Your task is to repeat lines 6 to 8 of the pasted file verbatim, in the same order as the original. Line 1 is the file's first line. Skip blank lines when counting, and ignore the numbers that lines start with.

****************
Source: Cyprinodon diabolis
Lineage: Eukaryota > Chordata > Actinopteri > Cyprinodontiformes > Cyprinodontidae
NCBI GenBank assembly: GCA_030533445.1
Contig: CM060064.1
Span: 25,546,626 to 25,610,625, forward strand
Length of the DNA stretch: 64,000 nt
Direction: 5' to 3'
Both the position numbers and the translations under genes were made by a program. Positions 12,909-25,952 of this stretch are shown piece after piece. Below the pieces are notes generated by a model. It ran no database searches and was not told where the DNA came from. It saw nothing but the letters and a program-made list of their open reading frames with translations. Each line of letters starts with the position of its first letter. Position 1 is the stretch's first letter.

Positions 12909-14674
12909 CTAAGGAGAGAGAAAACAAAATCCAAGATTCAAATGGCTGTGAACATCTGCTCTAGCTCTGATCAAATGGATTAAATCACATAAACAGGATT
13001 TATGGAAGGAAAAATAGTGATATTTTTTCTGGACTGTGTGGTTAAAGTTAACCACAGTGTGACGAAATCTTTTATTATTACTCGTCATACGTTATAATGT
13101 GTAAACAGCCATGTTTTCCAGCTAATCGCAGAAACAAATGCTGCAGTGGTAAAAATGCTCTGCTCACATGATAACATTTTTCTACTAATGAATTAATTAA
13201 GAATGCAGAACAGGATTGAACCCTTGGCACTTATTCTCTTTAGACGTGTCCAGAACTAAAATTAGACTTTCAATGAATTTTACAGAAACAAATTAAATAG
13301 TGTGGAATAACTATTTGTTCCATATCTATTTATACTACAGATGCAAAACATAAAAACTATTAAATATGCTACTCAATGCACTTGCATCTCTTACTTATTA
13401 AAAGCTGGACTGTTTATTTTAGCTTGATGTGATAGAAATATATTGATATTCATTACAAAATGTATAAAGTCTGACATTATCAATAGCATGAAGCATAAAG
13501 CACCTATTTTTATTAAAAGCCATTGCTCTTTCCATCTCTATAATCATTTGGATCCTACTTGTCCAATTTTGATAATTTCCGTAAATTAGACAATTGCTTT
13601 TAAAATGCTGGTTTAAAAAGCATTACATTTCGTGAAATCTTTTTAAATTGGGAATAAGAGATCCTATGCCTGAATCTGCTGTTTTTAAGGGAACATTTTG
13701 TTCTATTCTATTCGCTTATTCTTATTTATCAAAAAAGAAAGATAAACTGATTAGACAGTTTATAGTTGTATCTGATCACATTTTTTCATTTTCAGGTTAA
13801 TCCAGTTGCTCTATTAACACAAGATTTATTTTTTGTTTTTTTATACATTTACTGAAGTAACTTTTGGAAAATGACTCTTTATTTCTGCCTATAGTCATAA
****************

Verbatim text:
Length of the DNA stretch: 64,000 nt
Direction: 5' to 3'
Both the position numbers and the translations under genes were made by a program. Positions 12,909-25,952 of this stretch are shown piece after piece. Below the pieces are notes generated by a model. It ran no database searches and was not told where the DNA came from. It saw nothing but the letters and a program-made list of their open reading frames with translations. Each line of letters starts with the position of its first letter. Position 1 is the stretch's first letter.